I Haven’t Been Writing Because ________

You’re probably wondering what happened to my blog since we posted regularly for years and then suddenly vanished for months. I’s been one very sick puppy.  😦    After four surgeries and two bouts with bronchitis, I’m rearing to go, so this blog is aimed at the procrastinator in all of us.

I Haven’t Been Writing Because ________

by Deborah Owen

CEO, Creative Writing Institute

Do you feel unfulfilled? Like you’re barely surviving life, and not really living it? Like things “are getting done,” but you aren’t enjoying the journey of life? When a writer doesn’t let the words out, life gets very sour.

Are you ready to face the truth? Seriously. Are you ready? No lie? I can’t tell which way your head is bobbing. You’re really sure? Okay. If you insist. You haven’t been writing because you don’t make writing a priority. You don’t look impressed.

If you want to state it in kick-butt style, you might say: “Writing was less important to me in the past _____ weeks than everything else.”  *ouch 

Life is too short to coast from one week’s heart attack to the next, to the next, to the… before long, your kids will be gone and you’ll be studying dandelion roots from the south end. For however long your body stays in the grave, you’ll stare at the tombstone that should have read, “Here lies the greatest wannabe writer ever born,” but your loved ones will be too kind to write that.

Writing is a learned skill. No one is born knowing how to write, but there are varying grades of writing aptitude. If you don’t commit to at least three writing courses to learn the basics, how will you know if you could have succeeded?

It’s time to quit playing games and get serious.

Where to Begin

  1. Organize your life. For instance, my list might look like this:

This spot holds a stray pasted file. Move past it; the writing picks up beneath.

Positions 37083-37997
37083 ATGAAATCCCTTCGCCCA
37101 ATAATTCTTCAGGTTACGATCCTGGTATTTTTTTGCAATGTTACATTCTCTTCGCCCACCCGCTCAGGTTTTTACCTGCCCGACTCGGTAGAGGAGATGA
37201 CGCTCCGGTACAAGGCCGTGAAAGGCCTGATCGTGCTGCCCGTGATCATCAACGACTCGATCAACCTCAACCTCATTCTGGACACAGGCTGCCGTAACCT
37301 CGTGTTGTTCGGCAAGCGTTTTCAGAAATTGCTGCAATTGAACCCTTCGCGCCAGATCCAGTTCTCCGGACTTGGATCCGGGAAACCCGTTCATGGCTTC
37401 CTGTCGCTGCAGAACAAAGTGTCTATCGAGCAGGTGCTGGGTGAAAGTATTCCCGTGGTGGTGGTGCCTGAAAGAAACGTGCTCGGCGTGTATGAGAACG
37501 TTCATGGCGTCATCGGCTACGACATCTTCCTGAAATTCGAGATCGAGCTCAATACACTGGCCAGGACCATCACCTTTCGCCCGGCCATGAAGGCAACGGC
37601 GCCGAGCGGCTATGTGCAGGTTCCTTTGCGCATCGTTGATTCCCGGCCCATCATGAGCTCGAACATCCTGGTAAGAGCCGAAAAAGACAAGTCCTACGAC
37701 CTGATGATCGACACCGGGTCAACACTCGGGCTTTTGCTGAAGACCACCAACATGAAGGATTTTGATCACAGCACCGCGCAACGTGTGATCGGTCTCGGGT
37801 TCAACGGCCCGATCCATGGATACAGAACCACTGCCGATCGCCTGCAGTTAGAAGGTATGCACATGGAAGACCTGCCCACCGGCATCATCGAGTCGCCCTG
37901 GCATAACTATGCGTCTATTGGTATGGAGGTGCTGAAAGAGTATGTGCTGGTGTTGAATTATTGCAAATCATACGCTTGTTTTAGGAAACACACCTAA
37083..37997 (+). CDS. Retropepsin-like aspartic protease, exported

Worship, family, job, WRITING, clean underwear, food, sleep… see? Put the unnecessary things last.  🙂

  1. Establish the best time of day to write. Maybe you can only write 15 minutes on your lunch hour. Fine! Do what you can. At least you’re trying.

3. Commit to a writing education so you’ll know what you’re doing.

I Confess…

Back when dinosaurs roamed the earth, yours truly had the attitude that she didn’t need writing courses so she wasted ten years writing a heart-wrenching novel. There I was with a finished manuscript in my hand, thinking, “Where do I sell it? How do I pitch it? Where do I even find an address to send it? Well, maybe I should take just one course.” [You would think these things would have crossed my mind earlier, but no one can teach a know-it-all anything.]

So I plunged into advanced marketing on my first course! No lie. And by the end of that course, I learned I didn’t know diddly-squat about marketing, writing or even how to break into the writing industry. Today I have a copy of that unprinted novel in every room of my house to remind me how a beginning writer thinks.

Are you ready to get serious about this craft? If not, I promise, you will regret every day you procrastinate.

Choosing the Right Course

Begin with nonfiction writing, even if you hate the very thought of it. Next, take Creative Writing 101, followed by Short Story. At Creative Writing Institute, real people will really care about you. Our courses are written by published professionals and you will have your own private tutor.

Sign up today and start tomorrow. Make your writing dreams come true at Creative Writing Institute, a nonprofit charity that sponsors cancer patients in writing courses.

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Resolutions for the New Year

Re-ignite your writing passion

by Fahreen Gani

New Year means resolutions for most of us. Finishing a novel might be yours, but how many will achieve that goal? Take this survey to find out.

Do you leave stories unfinished?

Does every story have to be perfect before you submit it?

Do you shred your work (and confidence) every time you edit?

Do you fail to write two or more days per week?

If you answered yes to any of these questions, you are suffering from Bad Writer’s Habits Syndrome (BWHS). Studies show it can develop into a serious case of writer’s block, which  if left untreated, can culminate in psychological writer’s death, evidenced by lack of ideas.